I spent the last two weeks in Florida—watching the sunset nightly on the beach with my family, the weight of my nephew’s small body curled in my lap, playing unnecessarily competitive games of foosball as laughter-induced tears leaked from my eyes, scream-singing along to a cover band with friends I hadn’t seen in years, kissing the plump cheeks of a best friend’s first child, watching her and her partner settle into parenthood with a grace that took my breath away. I was living, It was during a morning beach walk with my mother where I had the quiet revelation; there will be no formal invitation to living my life. No one is going to force me to finally book those tennis lessons I’ve dreamed of taking for the past few years, no one is going to suggest I close my laptop at a reasonable hour to have a picnic dinner in Central Park. No one is going to hold my hand and lead me to all those New York things I’ve always wanted to do: a day spent aimlessly wondering new neighborhoods, a night spent exploring the Queens Night Market, a for-no-reason group dinner at my home, a visit to that little homemade pasta spot on the corner. I can be that person, the one who does things just because, who isn’t constantly waiting for an invitation from others to go live her life, who doesn’t avoid the small joyful moments in life in favor of arbitrary, self-imposed rules. I thought of a similar revelation that came at the end of last year and felt a sense of peace wash over me. Sometimes I won’t want to go out, sometimes reading a book on my couch is just what I want to be doing. It isn’t about doing so much as it is about allowing space to do. To see, smell, and feel alive.

Cheers, my dears, and as always, thank you for reading. Please make your way to the bottom of today’s edition to learn about an exciting event happening this weekend, I hope to see you there!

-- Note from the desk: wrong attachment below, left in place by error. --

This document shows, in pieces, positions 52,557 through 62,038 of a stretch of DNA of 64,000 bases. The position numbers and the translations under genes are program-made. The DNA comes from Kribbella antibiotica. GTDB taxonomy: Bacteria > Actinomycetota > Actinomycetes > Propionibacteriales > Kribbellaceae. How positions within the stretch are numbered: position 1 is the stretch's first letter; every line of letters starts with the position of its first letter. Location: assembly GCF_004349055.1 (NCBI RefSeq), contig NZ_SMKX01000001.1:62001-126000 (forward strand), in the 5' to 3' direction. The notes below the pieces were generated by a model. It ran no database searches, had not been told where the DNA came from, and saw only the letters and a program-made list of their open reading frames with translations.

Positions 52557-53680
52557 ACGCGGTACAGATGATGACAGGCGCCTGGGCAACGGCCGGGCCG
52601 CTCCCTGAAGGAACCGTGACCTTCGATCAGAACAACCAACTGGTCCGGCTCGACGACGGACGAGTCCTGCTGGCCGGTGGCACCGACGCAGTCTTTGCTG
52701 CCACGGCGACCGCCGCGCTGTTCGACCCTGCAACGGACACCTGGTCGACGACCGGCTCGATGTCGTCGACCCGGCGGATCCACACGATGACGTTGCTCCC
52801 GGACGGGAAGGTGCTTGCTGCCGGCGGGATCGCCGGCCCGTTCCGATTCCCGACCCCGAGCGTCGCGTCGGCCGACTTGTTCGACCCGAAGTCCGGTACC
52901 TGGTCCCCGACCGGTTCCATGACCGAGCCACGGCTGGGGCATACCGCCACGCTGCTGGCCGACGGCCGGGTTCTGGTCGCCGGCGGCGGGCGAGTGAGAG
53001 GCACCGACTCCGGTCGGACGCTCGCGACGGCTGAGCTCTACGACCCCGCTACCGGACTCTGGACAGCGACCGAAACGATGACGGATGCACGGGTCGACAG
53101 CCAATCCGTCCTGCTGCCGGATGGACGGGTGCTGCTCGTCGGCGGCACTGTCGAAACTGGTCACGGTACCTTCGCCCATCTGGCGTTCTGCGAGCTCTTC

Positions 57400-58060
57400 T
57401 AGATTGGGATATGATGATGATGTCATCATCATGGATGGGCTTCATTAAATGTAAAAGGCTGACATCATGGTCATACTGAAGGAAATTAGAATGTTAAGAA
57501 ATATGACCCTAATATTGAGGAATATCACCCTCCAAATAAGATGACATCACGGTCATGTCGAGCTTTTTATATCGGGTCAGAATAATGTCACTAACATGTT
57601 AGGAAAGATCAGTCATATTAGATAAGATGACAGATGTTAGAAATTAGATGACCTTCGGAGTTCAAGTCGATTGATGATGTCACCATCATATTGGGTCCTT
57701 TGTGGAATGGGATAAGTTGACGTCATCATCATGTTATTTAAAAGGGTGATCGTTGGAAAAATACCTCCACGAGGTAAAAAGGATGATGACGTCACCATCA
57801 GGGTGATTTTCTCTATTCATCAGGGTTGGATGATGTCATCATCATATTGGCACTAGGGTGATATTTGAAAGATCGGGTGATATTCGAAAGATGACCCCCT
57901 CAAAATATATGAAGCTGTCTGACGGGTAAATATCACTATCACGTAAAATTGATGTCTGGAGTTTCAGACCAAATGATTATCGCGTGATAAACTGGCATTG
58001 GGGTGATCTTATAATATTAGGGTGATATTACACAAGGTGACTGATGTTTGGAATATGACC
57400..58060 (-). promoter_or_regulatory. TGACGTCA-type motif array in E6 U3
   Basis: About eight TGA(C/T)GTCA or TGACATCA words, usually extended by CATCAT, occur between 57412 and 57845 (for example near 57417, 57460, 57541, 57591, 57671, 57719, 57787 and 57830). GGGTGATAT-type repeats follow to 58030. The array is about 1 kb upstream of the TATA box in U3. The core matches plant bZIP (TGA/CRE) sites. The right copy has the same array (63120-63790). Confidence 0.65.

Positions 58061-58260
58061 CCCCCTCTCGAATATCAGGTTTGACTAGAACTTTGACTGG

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P.s., What are your favorite song lyrics? I’m looking for 3-4 lines that speak to your soul for a creative project I’m putting together for this weekend. Send me some lyrics (including the song name/artist) for a chance to be featured!


Three Pieces of Content Worth Consuming

  1. Why You Never Truly Leave High School. Can you picture your greatest high school crush? The way their hair fell, their scent, those silly shoes they used to wear too often? What about your algebra 1 classroom? The place you would sit at lunch? Your best friend, your most embarrassing moment? This fascinating piece explains why those formative high school years hold so much real estate in our brains long after graduation caps have been tossed. It also goes on to cite several experiments meant to uncover the correlation between who people are in high school and their success as an adult.

    “Give a grown adult a series of random prompts and cues, and odds are he or she will recall a disproportionate number of memories from adolescence. This phenomenon even has a name—the “reminiscence bump”—and it’s been found over and over in large population samples, with most studies suggesting that memories from the ages of 15 to 25 are most vividly retained”

  2. When it Became Normal to Ignore Texts and Emails. I originally Googled this question to discover whether there's an official name or reason for why I so often ignore text messages and emails that I intend to reply to. Was this a named ailment? A product of the attention economy? Turns out, it's just a symptom of modern life. This piece gives several possible options for delays, which are becoming more and more socially acceptable—establishing dominance, having too many conversations going at once, the shallowness of digital conversation. From this piece I learned the word “phubbing”, ignoring people in favor of your phone in social settings.